From these songs, we move right into your basic Pumpkin melodrama - "Tear" is probably the heaviest thing on here, with it'sbig choruses and huge dramatic moods and what-not - although it isn't that great. Following "Crestfallen", a pretty solidpiano ballad, we move right into experimentation - "Appels + Oranjes" is often slated, but is actually quite good, with it'sfast beats and weird atmospheres - it's a nice break from all the slow, melodyless stuff that's on this album.

"Pug" is another attempt at going for rock - it's quite good, and a lot better than "Ava Adore", mainly due to their being abetter stab at a melody on this one. Following that though, is one of the real doozies on the album - the fantastic "TheTale of Dusty and Pistol Pete" has good lyrics (for a change), inoffensive singing, and is incredibly solid overall - plus,it has a good drum-machine pattern. Great work.

"Annie-Dog" and "Shame", unfortunately, both follow that classic - but then the band go all-out and hit 2 classics in a row.First up is "Behold! The Night Mare" - a definite classic, with it's nice, slow atmosphere. Much like an even better versionof "Once Upon A Time". And then the band promptly launch into, without a doubt, their greatest achievement - after dippingtheir toes into epics for a loong time, they head right in here with the 9-minute "For Martha". An excellent, excellentwork - every note is meticulously planned out and done to perfection - even the looping melodies at the end. It probably took more time to put together than pretty much everything else on this record, and it's all the better for it. Best songthe band ever made.

The record concludes in a minimalistic fashion (As it should after a searing epic) with a piano ballad - one of Billy'sstrongest, too. "Blank Page" is a little melodramatic in places, but is very good overall. And finally, it all ends with "17" - a little sequence of notes. All of this gives the album a high 8 score - it's a great album. Easily the best albumin the whole SP catalogue, and an album that Billy will more than likely never even come close to again.



Reviewer Rating of CD :

my first review for Blamo record reviews and I picked the Smashing Pumpkins "Adore"

Adore is the only Pumpkins album I didn't "get" right away, it took a while to grow on me. If you like the Pumpkins and own this album but aren't an Adore fanatic you, too, should give it some listens, find one or two songs you like and pull the album out every once in a while, and soon you will find yourself skipping over less and less songs. If you don't own this album yet you should, I give it 5 stars out of 5, but don't expect to fall in love with it immediately.

Well maybe you will fall in love with one song immediately. For me it was the first track "To Shiela" This a simple and honest love song, quiet and acousic, a rarity for Mr. Corgan and about as far from "Zero" as you can get. While there is an emotional rawness to much of Adore, there is strength and elegance behind the songs as well. It is an album made by a survivor, which is something most people haven't picked up on. Billy had a divorce, and yet can still write a love song like "To Shiela" Maybe he didn't write it about his new relelationship with Yelena, maybe he did, who knows what it's about, but the fact that he has faith in love after all of the many trials he went through is evident and was a novel theme coming from the Pumpkins.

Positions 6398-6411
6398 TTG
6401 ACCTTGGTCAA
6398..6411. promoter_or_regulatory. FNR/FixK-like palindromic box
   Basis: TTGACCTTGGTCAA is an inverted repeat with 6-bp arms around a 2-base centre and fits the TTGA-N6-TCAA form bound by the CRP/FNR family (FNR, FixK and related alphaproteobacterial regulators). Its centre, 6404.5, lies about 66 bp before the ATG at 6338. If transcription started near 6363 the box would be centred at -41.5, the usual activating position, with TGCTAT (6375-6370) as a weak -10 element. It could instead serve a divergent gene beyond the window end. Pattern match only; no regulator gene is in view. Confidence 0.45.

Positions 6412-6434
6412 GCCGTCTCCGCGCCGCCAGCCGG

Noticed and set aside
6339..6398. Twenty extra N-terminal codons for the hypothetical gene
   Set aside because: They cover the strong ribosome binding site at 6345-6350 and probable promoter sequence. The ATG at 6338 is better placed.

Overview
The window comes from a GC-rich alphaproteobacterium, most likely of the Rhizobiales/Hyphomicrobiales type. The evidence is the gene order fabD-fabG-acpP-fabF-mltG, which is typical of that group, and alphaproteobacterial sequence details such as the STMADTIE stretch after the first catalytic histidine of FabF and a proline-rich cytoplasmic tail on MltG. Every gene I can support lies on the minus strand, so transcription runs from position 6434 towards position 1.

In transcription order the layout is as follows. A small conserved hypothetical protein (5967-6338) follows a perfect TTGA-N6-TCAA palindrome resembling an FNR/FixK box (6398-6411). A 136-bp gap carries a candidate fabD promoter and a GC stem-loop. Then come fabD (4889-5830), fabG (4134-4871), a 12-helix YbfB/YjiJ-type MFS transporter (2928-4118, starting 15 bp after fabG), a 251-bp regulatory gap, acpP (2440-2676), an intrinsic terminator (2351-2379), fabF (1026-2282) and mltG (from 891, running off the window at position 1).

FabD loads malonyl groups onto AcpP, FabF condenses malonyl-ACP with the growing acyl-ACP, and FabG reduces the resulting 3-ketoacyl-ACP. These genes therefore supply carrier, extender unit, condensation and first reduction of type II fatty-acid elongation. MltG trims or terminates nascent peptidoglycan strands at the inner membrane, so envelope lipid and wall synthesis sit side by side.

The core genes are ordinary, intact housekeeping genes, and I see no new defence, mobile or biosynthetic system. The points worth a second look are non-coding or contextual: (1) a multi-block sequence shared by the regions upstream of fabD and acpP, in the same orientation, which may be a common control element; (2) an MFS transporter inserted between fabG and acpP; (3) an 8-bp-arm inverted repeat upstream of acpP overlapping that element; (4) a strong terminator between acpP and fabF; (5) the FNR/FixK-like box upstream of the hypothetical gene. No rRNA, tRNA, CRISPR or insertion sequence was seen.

Billy's obsession with the darker side of love comes out in the big hit single from Adore "Ava Adore," a cold electronic based song with hard beats that I happen to like a lot. I like this song much better now that I did back then, before I just liked the beats but now I really love the song. It's one of the few songs on the album that reminds you of pre-Adore Pumpkins, and the more I listen to it the more I think it is a love song, but it's just an old-Pumpkins style love song, complete with jadedness and cynicism but still sexy.

The third song, Perfect, is pure pop perfection. Not as cool as 1979, but sweeter and prettier.

The first three songs are all pretty typical and predictable, not so with the rest of the album. It's time for the meat of the album, though. From here on out it's all surpises. Once Upon a Time is almost folksy in the way it sounds, and Annie-Dog has dissonant and sparse piano accompaniment. Not everyone in the on-line Pumpkins community loves Annie-Dog, I think it is raw and wonderful and very evocative of emotion and a unique vocal from Billy.

There are some great songs of sadness on this album, incliding Tear, a loud noisy bleak song of desparation, but lacking any sort of sinister quality such songs would have with Jimmy as a drummer, which I actually really like, and Crestfallen, a equally sad but much quieter pretty piano-based number.

Then there are some epic songs on the album as well that are quite beautiful, including the Night Mare Rides On! and the Tale of Dusty and Pistol Pete that are Adore's version of possibly, say, "Porcelina" from Mellon Collie but again without a drummer sound compltely different from anything you've heard from the Pumpkins before. These songs atmosphere and beauty make up for the lack of dynamic contrast and explosiveness that Jimmy's drumming brought "Porcelina"

Finally, if there is one reason to buy this album it if "For Martha" the song written by Billy for his mother who had passed on after a battle with cancer. "long horses we are born, creatures more than torn, mourning our way home" are a sample of the excellent lyrics to this song